Well it’s that time in my career and life my family and I had to make a HUGE decision, and so that is what we have done!!! MLB has been amazing to myself and my family. We had an incredible run from the day I signed in 2003 to my final AB last year. It’s been the greatest 12 years and 139 days a person could ask for! The game has provided me an incredible living and has borne many fruits and hardware throughout the years . A lot to be proud of, that’s for sure . It’s now time to move on to my next chapter in life and say farewell to MLB and hello to NPB. That’s right, there is a team over in Japan (Orix Buffalos) that views me as a valuable piece to help bring their organization back on track and I’m up for the challenge!! They have expressed to my family and I that they value everything I bring to the game, and have proven that by offering me a 2 year guaranteed deal with a chance to play a 3rd year and beyond. My family and I are very, very excited about this new chapter in our lives, and rest assured we are going to embrace the shit out of it. I will miss all my peers, colleagues, and most importantly the Fans in the MLB but our paths will cross again I’m sure, in some type of capacity . You all be good and play nice over there especially with the CBA coming to an end. There is enough to go around, just work it out!! I’m out for now. AJ10......P.S. I can’t wait to eat that amazing Kobe beef!!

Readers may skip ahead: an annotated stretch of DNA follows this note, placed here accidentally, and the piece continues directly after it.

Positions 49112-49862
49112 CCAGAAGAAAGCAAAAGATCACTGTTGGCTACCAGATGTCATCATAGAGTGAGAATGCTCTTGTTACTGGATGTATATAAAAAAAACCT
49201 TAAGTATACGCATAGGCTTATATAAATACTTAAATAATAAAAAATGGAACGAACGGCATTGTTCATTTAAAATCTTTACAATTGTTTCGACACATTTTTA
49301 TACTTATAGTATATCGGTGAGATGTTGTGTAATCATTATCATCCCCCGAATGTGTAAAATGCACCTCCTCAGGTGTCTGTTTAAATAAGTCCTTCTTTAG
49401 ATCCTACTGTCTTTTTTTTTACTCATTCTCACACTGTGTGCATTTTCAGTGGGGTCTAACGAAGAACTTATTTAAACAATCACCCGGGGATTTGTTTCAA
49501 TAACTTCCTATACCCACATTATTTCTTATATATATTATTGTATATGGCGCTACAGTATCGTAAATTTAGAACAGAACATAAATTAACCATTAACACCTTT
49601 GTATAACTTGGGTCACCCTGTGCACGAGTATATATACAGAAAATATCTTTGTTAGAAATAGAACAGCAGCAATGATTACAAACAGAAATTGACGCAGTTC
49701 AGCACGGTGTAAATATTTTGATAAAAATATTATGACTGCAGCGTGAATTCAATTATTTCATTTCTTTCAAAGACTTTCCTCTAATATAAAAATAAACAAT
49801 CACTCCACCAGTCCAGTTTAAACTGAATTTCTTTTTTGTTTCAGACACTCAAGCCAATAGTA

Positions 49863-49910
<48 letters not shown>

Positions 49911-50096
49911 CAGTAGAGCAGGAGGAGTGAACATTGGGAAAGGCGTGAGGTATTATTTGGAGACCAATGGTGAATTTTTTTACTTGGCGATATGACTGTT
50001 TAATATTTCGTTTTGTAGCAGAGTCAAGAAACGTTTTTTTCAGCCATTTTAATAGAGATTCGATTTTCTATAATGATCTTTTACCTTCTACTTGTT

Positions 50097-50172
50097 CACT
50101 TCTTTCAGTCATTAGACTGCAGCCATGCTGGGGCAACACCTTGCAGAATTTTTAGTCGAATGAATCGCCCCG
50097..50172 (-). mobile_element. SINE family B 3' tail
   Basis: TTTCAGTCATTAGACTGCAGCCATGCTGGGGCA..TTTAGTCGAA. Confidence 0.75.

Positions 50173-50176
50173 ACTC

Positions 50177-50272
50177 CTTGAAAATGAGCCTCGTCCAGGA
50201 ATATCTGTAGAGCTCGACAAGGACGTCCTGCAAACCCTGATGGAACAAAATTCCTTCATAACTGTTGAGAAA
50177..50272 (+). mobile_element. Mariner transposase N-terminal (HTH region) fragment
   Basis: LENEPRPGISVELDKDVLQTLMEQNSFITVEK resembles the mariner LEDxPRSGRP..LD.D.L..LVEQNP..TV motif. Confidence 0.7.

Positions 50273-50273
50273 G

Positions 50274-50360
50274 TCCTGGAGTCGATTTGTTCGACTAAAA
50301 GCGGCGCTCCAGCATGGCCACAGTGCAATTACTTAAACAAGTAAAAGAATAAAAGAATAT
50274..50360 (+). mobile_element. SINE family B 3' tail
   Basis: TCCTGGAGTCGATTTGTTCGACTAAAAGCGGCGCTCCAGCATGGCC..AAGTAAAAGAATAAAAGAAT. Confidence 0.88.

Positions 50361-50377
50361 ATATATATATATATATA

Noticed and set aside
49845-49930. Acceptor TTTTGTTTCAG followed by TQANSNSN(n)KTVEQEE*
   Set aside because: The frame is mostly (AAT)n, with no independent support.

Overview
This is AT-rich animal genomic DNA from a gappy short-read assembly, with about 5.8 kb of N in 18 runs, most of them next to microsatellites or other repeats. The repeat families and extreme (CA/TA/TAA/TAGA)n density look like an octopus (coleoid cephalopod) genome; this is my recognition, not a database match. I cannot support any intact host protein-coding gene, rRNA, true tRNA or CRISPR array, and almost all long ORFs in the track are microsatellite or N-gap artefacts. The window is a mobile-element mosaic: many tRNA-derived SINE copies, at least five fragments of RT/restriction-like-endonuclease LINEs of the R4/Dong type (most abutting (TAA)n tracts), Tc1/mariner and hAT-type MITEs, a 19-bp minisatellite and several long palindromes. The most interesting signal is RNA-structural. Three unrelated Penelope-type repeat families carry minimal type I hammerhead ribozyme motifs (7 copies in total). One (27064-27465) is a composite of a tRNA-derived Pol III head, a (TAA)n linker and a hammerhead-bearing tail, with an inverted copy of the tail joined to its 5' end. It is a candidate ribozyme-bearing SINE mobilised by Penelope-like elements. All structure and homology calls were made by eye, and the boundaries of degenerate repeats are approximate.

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On the fourth anniversary of his massive contract, a look at Chris Davis' struggles

On the fourth anniversary of his massive contract, a look at Chris Davis' struggles